In other space news, today was Cassini’s big Enceladus flyby in which the Saturnian probe dipped to within a few hundred miles of frosty Titan’s spicy little sister. No pictures as of this writing, but there should be some good ones before long. In the meantime, you can contemplate NASA’s latest headline.

Researcher Excited As
Moon Probed Open
Season for Satellite Science

Okay, that was my best effort. Let’s hear your “unfortunate break” headlines.

Two faces of a moon

“Japetus is unique in the Solar System—you know this already, of course, but like all the astronomers of the last three hundred years, you’ve probably given it little thought. So let me remind you that Cassini—who discovered Japetus in 1671—also observed that it was six times brighter on one side of its orbit than the other.

“This is an extraordinary ratio, and there has never been a satisfactory explanation for it. Japetus is so small – about eight hundred miles in diameter—that even in the lunar telescopes its disk is barely visible. But there seems to be a brilliant, curiously symmetrical spot on one face, and this may be connected with TMA-1. I sometimes think that Japetus has been flashing at us like a cosmic heliograph for three hundred years, and we’ve been too stupid to understand its message.”

Arthur C. Clarke gave these words to his fictitious astronomer Heywood Floyd near the climax of his book 2001: A Space Odyssey. Like a lot of people, I read those words years ago and thought to myself: what is the dang deal with Japetus? Clarke wasn’t making up the part about the two-faced nature of Iapetus (as it is more commonly called), an oddball Saturnian moon.

The two-toned satellite is still mysterious, but now we have some quality snapshots from the visiting Cassini spacecraft. And, hoo boy! they do not disappoint. I find this APOD picture astounding: The Strange Trailing Side of Saturn’s Iapetus. Great Clarke! Look in the sky! It’s a cosmic snowball rolled in dirt… it’s a sugar-frosted chocolate space truffle… it’s… it’s a much better investment than the International Space Station. You know what we need? I’ll tell you what we need: more space robots with cameras and fewer accident-prone gold-plated Tang-sucking astro-cosmo-taikonauts.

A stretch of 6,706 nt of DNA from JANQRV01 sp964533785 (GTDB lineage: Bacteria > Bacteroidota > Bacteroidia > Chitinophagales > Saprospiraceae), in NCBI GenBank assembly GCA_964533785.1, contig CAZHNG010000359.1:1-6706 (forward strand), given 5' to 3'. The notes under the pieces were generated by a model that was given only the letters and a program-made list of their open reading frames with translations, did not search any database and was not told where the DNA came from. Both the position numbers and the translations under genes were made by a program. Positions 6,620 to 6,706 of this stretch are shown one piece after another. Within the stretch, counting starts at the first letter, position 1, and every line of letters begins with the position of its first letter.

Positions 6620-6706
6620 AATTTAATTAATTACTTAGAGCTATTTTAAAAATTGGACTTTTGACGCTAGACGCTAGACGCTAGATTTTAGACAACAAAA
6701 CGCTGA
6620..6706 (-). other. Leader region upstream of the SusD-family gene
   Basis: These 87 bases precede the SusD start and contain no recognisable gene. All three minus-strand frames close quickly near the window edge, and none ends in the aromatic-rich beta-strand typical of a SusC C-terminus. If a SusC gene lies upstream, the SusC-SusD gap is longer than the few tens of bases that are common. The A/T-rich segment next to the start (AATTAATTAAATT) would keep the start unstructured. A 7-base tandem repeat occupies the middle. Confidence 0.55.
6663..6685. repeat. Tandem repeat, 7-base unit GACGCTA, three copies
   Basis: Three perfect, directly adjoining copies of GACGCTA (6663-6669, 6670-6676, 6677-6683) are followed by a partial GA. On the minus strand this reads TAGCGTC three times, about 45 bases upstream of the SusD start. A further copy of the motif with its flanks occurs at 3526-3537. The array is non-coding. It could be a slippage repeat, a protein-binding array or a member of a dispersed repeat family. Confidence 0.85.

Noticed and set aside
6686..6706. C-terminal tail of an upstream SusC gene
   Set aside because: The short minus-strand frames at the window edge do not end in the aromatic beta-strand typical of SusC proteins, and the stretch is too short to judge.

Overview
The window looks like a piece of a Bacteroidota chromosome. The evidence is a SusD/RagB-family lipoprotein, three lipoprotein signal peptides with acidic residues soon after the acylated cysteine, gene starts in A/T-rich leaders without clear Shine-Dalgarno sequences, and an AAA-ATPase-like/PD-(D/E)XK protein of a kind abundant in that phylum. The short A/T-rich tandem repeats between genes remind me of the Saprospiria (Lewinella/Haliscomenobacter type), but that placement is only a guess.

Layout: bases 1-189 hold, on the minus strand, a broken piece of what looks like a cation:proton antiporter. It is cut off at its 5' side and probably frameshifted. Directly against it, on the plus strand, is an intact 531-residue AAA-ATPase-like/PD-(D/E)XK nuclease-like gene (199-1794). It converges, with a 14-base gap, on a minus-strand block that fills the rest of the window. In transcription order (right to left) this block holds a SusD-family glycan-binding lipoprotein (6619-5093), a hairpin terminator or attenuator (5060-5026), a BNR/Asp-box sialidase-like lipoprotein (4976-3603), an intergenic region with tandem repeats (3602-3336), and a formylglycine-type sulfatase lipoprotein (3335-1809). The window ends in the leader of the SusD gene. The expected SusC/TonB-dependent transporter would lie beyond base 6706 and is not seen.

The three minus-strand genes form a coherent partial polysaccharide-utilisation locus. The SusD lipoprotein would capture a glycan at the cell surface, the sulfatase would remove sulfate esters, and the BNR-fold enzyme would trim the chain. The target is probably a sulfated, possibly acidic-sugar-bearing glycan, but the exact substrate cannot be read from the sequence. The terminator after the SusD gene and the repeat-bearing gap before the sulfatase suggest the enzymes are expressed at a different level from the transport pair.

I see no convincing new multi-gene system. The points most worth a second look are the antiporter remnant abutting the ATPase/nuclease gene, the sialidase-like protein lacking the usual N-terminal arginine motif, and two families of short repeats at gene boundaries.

Flickr’ing Saturn

I continue to be impressed with the community energy going on over at Flickr. I was struck by this lovely set assembled by Kokogiak (Alan Taylor) of pictures from the Cassini space probe at Saturn. What’s especially interesting here is that all the pictures come from NASA’s official Cassini site. Anybody could make a set like it, but no one else has (including NASA). The Mars rover page does a much better job, comparatively, in letting you get at interesting pictures. Taylor has done us all a wonderful service… his collection has the Wow factor that the NASA hadn’t yet supplied. Here’s how he describes it.

I’ve been fanatic about space exploration since I was a kid, and have been giddy the past year or so with the constant feed of imagery from Mars and Saturn. I’ve been trolling the 35,000+ images from Saturn ever since they started coming online. All of the images in this photoset come from NASA’s JPL website. They are the best of the lot, in my judgment. As self-appointed curator, I chose 101 images that spoke to me, and that I thought would speak to others. Especially the ones that made me say “whoa” to myself the first time I saw them.

While you’re at it, take a minute to look at his compact Amazon Light interface that makes a clutter free version of the Amazon site using far less real estate. Thanks Alan!